The Abuse of Historic Preservation
Saving and restoring historic buildings is vital to any city. The mixture of styles, ages, heights, and character helps to create an interesting vibrant urban environment. Further, it is useful to have a mix of buildings with differing ages, because this allows for a variety of rental prices which allows new businesses to grow in old buildings. Unfortunately, these goals and ideals are far too often not why historic designation of buildings is implemented in Milwaukee. More often not our historic preservation laws are utilized for anti-development purposes, ensuring the status quo instead of pro-preservation and the redevelopment of existing buildings.
On Downer Avenue residents and New Land Enterprises bickered over if a surface parking lot could be developed or not, because it abutted a historic district. Along Prospect Avenue residents of 1522 On the Lake attempted to stop the building of Transera, by arguing it was on the same property as the Goll Mansion and therefore it couldn’t be developed as a high-rise. In both cases some level of actual restoration of neighboring buildings was part of the proposal, but these goals were not given much weight by those in opposition to the projects. In both cases the historic preservation laws were twisted in an attempt to preserve the status quo, and in the case of the Transera project to preserve a view, not to preserve any historic buildings.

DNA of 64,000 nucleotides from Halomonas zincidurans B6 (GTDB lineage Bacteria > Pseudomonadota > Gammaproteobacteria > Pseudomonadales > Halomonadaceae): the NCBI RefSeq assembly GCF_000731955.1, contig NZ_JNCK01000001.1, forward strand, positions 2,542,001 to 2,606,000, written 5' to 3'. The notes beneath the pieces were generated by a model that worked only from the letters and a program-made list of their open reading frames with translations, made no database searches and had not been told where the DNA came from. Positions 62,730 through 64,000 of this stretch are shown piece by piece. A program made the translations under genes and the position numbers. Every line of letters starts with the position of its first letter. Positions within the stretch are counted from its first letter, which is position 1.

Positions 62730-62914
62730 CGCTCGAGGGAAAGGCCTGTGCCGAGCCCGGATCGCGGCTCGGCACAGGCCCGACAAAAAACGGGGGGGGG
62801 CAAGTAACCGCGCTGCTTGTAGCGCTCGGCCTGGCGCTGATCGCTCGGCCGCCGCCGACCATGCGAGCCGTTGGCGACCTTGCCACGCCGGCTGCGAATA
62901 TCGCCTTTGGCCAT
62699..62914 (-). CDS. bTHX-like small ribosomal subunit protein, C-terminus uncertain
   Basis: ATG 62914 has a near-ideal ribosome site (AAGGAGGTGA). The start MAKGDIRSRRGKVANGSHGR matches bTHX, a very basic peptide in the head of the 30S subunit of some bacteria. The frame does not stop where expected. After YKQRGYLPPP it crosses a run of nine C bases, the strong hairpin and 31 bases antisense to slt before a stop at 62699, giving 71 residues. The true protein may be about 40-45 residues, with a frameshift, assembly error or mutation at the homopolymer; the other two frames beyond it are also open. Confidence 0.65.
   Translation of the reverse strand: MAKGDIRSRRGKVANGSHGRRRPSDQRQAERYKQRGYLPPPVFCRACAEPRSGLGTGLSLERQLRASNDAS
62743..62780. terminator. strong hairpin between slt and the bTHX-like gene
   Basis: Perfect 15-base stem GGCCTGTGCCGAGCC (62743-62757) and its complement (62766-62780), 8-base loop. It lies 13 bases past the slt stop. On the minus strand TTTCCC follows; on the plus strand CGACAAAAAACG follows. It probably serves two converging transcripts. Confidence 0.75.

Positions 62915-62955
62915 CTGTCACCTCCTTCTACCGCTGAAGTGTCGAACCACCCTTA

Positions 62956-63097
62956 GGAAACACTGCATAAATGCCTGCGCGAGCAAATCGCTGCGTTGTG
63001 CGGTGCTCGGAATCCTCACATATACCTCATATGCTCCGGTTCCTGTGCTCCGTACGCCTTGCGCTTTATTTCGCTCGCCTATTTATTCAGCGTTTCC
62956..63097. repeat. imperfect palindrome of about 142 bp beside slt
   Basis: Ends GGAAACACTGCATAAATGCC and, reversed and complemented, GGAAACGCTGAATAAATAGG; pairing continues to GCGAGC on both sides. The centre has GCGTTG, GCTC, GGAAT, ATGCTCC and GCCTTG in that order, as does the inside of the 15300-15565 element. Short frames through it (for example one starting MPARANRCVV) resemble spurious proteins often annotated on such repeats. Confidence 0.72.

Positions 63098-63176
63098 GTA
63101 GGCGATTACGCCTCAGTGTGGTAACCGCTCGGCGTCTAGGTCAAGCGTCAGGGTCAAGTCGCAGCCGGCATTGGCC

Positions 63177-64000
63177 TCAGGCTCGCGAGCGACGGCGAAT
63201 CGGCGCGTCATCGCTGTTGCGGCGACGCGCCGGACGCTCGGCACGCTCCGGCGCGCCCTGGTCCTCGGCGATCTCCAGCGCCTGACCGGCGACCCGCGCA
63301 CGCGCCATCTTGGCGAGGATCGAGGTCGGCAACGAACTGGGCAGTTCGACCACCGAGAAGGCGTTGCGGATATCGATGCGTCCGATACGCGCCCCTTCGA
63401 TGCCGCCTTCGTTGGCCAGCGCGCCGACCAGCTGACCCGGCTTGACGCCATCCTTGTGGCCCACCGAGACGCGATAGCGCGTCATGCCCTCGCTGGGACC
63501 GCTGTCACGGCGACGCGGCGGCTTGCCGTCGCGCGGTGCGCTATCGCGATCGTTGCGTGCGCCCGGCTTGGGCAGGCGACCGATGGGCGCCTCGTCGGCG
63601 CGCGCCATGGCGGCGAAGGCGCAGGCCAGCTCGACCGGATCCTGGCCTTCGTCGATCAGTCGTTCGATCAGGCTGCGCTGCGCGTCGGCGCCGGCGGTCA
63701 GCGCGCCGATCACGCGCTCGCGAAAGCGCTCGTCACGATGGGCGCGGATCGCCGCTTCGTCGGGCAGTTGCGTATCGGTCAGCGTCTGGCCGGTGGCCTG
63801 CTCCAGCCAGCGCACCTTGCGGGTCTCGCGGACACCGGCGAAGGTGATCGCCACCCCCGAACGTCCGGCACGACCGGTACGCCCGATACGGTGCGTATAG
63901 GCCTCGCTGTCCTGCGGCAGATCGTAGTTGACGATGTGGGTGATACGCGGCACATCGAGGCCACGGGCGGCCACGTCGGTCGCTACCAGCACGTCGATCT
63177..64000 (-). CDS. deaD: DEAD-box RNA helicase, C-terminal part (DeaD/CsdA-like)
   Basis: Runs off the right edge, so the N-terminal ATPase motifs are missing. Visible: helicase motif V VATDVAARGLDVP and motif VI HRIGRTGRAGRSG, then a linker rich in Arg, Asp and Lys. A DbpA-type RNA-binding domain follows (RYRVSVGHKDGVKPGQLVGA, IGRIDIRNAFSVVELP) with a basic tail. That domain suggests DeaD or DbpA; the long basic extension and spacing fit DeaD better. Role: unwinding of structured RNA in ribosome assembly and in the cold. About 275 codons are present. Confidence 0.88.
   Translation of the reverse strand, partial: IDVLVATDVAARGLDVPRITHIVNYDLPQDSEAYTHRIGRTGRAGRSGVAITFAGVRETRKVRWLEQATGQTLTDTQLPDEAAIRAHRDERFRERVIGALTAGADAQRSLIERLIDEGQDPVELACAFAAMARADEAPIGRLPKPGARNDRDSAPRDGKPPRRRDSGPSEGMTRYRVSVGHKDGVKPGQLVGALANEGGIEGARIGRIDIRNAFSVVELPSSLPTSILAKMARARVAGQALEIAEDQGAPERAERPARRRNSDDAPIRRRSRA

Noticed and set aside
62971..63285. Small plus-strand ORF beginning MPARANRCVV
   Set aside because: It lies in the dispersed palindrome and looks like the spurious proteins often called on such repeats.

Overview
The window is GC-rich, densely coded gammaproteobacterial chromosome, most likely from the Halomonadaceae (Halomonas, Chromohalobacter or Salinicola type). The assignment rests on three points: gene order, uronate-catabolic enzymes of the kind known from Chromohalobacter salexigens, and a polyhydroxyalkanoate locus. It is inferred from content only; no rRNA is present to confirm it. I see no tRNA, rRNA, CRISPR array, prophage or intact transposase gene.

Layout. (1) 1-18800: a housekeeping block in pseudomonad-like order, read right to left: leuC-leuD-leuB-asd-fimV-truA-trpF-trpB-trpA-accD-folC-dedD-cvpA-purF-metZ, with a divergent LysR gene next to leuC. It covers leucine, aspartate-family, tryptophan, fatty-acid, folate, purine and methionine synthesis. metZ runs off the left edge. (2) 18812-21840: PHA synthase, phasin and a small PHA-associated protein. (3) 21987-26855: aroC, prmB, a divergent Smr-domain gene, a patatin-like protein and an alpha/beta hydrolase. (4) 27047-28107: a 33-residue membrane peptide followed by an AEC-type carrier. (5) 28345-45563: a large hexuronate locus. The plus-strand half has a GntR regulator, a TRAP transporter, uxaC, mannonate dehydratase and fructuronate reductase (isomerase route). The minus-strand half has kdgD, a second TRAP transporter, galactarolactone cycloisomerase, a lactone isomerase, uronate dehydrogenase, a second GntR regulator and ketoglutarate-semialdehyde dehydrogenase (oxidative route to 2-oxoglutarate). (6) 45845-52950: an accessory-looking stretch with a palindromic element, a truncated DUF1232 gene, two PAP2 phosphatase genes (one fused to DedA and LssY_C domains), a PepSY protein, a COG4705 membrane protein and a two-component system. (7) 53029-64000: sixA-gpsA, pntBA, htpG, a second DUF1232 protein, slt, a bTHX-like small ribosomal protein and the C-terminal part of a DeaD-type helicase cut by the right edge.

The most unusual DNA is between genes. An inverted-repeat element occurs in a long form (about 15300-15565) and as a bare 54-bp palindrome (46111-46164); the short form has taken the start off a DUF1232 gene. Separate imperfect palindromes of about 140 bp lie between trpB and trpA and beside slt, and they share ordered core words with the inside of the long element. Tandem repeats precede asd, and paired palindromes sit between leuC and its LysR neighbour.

All of these projects have one thing in common, the majority of the opposition wasn’t really about historic preservation. The process shouldn’t be utilized to protect a view, keep low-income residents out, or stop the construction of a new building in the neighborhood. It should be used to save historic structures, and encourage their adaptive re-use. If historic preservation is worthwhile and to be valued, then the process shouldn’t be tainted. This abuse must stop.